Similarly, it covers almost all of the admissions taken place based on OBC reservation in these institutions in last three years.
The prime beneficiaries of reservation include Yadav, Kurmi, Jat (Jats of Rajasthan except those of Bharatpur and Dholpur district are in central OBC list), Saini, Thevar, Ezhava and Vokkaliga.
This skew in OBC benefits is the key finding in a consultation paper prepared by the commission to examine sub-categorisation of OBCs.
The commission, appointed in October 2017, analysed data of 1,30,000 Central jobs given under OBC quota over the last five years and OBC admissions to central higher education institutions, including universities, IITs, NITs, IIMs and AIIMS, over the last three years.
The commission's term was extended last week to May 31, 2019.
Data also reveals that the share of several states in OBC quotas is much higher than their share in the population of India — there are many states with much lower share in benefits than their share in the population.
In effect, the inequity across states and Union Territories is almost as acute as across different castes and communities when it comes to OBC quota benefits.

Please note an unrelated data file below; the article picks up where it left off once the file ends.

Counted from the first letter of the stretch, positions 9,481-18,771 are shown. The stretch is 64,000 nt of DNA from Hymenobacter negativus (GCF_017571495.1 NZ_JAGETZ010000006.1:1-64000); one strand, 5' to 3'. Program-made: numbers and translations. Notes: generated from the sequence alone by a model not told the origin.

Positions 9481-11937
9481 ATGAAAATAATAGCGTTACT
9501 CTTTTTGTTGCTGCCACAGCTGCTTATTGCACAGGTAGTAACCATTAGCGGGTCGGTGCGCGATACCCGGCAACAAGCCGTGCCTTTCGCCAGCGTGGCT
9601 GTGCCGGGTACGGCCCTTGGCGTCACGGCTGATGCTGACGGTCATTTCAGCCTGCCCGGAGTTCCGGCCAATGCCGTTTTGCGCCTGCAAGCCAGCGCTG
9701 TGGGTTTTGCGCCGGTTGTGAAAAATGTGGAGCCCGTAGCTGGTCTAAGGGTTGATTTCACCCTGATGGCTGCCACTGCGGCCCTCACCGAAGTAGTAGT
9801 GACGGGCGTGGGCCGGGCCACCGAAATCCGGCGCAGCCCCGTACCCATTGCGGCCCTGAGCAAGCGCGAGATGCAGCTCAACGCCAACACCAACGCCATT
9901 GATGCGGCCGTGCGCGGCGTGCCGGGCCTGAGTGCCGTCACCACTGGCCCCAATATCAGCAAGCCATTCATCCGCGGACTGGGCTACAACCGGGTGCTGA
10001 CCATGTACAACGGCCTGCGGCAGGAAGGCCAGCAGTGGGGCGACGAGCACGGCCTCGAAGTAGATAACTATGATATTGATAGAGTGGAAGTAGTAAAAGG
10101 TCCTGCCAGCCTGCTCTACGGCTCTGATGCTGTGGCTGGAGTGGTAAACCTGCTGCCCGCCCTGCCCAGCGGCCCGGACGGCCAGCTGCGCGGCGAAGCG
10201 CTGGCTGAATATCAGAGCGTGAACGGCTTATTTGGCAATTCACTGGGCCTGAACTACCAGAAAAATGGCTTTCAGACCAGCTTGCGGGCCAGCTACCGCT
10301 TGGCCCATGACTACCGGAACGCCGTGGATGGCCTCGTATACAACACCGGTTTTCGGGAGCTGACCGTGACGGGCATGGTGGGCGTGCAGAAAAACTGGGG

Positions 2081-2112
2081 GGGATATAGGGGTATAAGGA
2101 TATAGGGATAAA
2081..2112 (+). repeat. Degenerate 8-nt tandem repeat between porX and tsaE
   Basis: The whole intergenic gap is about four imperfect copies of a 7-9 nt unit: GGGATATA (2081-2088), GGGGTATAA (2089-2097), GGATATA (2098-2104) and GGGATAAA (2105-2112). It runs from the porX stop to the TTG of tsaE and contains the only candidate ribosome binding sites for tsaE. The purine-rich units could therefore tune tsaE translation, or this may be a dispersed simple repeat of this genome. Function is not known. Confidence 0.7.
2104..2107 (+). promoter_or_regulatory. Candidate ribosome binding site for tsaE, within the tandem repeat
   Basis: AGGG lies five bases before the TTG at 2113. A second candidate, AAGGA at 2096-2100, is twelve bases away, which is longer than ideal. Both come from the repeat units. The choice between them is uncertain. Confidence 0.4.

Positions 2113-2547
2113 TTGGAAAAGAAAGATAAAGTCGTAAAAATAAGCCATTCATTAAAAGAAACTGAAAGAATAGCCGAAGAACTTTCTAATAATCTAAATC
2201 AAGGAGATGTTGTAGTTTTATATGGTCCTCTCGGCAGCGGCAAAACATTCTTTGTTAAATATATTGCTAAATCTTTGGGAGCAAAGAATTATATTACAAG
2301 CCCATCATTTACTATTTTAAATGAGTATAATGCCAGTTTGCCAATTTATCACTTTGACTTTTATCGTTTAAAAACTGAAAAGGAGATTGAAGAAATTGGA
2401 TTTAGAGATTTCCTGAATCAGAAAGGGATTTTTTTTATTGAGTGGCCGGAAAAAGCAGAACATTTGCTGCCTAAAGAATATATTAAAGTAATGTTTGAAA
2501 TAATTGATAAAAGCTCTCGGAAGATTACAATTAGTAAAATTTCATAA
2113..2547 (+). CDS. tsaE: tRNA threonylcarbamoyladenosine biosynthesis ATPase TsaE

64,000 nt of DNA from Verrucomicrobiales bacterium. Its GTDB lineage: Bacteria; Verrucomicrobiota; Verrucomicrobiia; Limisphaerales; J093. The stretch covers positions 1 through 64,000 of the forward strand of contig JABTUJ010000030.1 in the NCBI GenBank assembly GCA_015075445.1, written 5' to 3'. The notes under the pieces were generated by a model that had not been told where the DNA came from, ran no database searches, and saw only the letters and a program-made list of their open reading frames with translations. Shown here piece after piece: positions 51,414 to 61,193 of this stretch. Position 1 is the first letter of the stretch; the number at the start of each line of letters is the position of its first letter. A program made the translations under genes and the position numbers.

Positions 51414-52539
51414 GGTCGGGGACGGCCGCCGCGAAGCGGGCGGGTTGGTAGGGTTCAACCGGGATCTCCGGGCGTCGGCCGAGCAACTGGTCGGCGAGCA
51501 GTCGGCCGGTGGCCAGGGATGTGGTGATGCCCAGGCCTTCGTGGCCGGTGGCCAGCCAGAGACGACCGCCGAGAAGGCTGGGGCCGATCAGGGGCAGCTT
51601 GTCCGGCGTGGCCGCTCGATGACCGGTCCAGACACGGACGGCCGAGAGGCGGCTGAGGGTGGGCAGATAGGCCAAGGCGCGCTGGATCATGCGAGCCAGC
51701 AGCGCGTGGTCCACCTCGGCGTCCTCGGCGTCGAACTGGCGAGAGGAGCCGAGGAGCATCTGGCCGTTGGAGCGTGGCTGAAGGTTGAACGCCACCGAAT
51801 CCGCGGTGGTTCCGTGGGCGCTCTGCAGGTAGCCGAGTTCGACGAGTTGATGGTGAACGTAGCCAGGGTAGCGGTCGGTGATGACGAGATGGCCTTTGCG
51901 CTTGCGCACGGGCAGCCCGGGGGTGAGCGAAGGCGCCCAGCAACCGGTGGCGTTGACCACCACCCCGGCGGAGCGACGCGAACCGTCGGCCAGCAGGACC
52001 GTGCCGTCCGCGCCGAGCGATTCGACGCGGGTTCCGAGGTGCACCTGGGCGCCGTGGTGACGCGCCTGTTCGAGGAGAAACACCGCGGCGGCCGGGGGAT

The commission, headed by former Chief Justice of Delhi High Court G. Rohini, has sent these findings to all Chief Secretaries and State OBC Commissions for their views.
“We have received the report and are preparing our comments,” The Indian Express quoted a state Chief Secretary as saying.
The Commission has proposed to “sub-categorise” the OBCs so that equal representation can be ensured.
“The key idea is not to create a new hierarchy among OBCs but a more level playing field for all keeping in mind their numbers, their backwardness and their regional spread. How we do this without alienating existing beneficiaries is the challenge that we face,” an official in a state OBC commission was quoted as saying.
The Commission has told states that it would be improper and unjust to use ascribed or perceived social status, traditional occupation and religion as criteria for sub-categorisation.
It has proposed to divide the Central quota of reservation among different sub-categories on the basis of their relative all-India population of the castes and communities placed in these sub-categories.
Interestingly, while 10 states/UTs have adopted some kind of sub-categorisation for their OBC lists, none of those state/UTs seems to have proposed any clearly articulated criterion for placing a community in one category or the other.